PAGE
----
A few years ago, I had an idea. It was more than an idea - it was a compulsion. It was an urgently felt need to create a space where people who care about the human flourishing that happens when we are free could come together.
That was it. Not a plan for saving the world, just a place where we could hang out with each other, share our ideas, commiserate, and feel at home. And maybe, by virtue of doing all of this, we would come up with some ways to make a real difference in the world. Or maybe we would just feel a little less alone in that world.
I spent some time brainstorming with a friend about setting up some kind of platform for this, and finally decided to launch my idea as a podcast. And in March of 2020 - the week that California Governor Gavin Newsom decided to forcibly shut down our lives - I recorded my first episode, with Jeffrey Tucker, then with AIER, and soon to become one of the brightest lights in the battle against Covid tyranny. I’ve recorded many more episodes since then, with some of the best and most interesting advocates of liberty, at a time when human freedom is under unprecedented assault all around the globe.
I’m proud of my podcast. But it’s not quite what I set out to create. Mostly: It’s not very interactive. And so after a lot more brainstorming, I’ve decided to launch a new online community: Building Parallel Solutions. It’s a little different from my original idea, in that it is focused on creating solutions rather than just hanging out together. (Although there’s certainly room for that too.)
We’re starting out on Substack, as a private publication, I’ll be adding a private group on a social-media platform (probably MeWe), and we will also have occasional online video meetings. I will also be adding a paid membership option for those who want a little more direct support in creating solutions - I’ll post more about that later.
For now though, I think that what I said in my podcast manifesto fits nicely here:
It's the "nearly" that I'm interested in.
That–possibly very small, possibly not so small–number of people who can see and think for themselves. Who understand for themselves the difference between right and wrong, who don't need to have anyone else tell them that it is wrong to make another person your slave, or to lock another person in a cell when they have harmed no-one.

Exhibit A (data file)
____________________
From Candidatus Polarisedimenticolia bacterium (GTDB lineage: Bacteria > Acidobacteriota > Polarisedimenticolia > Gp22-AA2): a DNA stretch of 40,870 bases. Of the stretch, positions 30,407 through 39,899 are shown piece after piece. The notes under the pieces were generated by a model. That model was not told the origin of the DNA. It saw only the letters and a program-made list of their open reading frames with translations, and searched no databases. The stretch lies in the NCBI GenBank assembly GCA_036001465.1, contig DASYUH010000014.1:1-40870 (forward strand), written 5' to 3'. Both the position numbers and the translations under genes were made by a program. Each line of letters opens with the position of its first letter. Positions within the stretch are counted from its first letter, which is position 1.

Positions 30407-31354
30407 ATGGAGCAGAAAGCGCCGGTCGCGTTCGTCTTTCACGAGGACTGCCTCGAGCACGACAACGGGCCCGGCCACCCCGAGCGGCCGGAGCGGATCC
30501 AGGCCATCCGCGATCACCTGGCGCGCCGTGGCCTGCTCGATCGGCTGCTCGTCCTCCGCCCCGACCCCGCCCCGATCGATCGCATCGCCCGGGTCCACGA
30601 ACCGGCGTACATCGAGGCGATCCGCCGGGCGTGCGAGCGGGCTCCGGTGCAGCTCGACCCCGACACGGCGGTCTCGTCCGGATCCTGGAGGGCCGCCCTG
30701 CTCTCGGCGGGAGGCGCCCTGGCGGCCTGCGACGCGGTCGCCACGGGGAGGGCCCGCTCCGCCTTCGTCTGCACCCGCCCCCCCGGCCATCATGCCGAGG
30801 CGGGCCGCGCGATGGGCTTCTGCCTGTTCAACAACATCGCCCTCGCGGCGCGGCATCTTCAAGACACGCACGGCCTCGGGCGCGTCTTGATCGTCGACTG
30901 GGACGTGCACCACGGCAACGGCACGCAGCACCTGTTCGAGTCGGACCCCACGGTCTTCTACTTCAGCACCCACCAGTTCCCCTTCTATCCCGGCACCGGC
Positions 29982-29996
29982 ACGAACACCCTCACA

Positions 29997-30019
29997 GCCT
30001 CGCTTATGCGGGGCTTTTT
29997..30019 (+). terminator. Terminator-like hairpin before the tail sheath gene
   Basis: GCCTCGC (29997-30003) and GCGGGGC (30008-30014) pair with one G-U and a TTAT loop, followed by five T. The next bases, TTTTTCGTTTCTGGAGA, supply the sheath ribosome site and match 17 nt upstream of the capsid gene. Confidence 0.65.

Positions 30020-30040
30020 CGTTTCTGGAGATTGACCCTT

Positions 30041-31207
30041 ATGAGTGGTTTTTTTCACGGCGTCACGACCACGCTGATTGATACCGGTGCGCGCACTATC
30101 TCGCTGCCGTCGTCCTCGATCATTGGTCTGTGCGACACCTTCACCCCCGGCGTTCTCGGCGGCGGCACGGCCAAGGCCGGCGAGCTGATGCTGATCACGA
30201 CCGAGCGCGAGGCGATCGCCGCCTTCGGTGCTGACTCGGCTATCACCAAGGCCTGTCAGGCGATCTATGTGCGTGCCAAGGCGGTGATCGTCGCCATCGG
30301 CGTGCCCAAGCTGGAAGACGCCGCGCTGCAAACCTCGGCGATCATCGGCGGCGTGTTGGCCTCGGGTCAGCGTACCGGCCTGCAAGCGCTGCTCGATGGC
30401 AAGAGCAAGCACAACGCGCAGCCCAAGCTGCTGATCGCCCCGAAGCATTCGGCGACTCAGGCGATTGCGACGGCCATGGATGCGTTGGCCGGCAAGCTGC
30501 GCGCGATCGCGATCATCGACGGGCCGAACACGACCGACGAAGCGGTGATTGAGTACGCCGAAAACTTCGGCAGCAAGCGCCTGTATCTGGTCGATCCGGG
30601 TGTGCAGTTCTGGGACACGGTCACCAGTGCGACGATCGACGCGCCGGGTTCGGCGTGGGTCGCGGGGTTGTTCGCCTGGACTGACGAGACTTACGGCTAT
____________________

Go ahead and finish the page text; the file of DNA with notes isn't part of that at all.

That's who I think of as the audience for my podcast ("What Then Must We Do?") You might call what I'm doing "preaching to the choir", but that's not it. I'm looking to reach the people who already recognize the problem, and who want to do something about it…
Maybe none of us is powerful enough to defeat the violence that is the state. Maybe even together we are not enough. But I am certain that if there is any hope for us at all, it lies entirely with this group of people.
Oh, and if I sound a little elitist, as if I think the "Non-Nearlys" are somehow inferior to the "Nearlys"… well, yes, I do. I do think that thinking for oneself is superior to not thinking for oneself. I also think that great masses of people who don't do much thinking for themselves, who don't have their own moral compasses, are one of the most deadly threats to all of humanity, and always have been.
But here's the thing about being among the "Nearly" (or, as Albert Jay Nock called them, the Remnant): it is a choice. Anyone can choose to start questioning what they have been taught their whole life. Anyone can choose to listen to their own conscience over the values and opinions that are fed to them by the people and institutions around them. Anyone can do this.
"What then must we do?" I honestly don't know. The forces arrayed against individual human beings just living their own lives as they choose seem more powerful and more entrenched than ever before. So, do I know how to change that? To defeat the people and institutions that wish to (and do) rule over us? No, I don't. But I do believe that between us–between all of the "Nearly"–we can figure this out.
“Building Parallel Solutions” is an invitation-only publication for people who are serious about - you guessed it - building parallel solutions. If that’s you, and you’d like to be a part of this, just drop me a line at firstname.lastname@example.org, with “Please add me to BPS” in the subject line.
I look forward to seeing you there!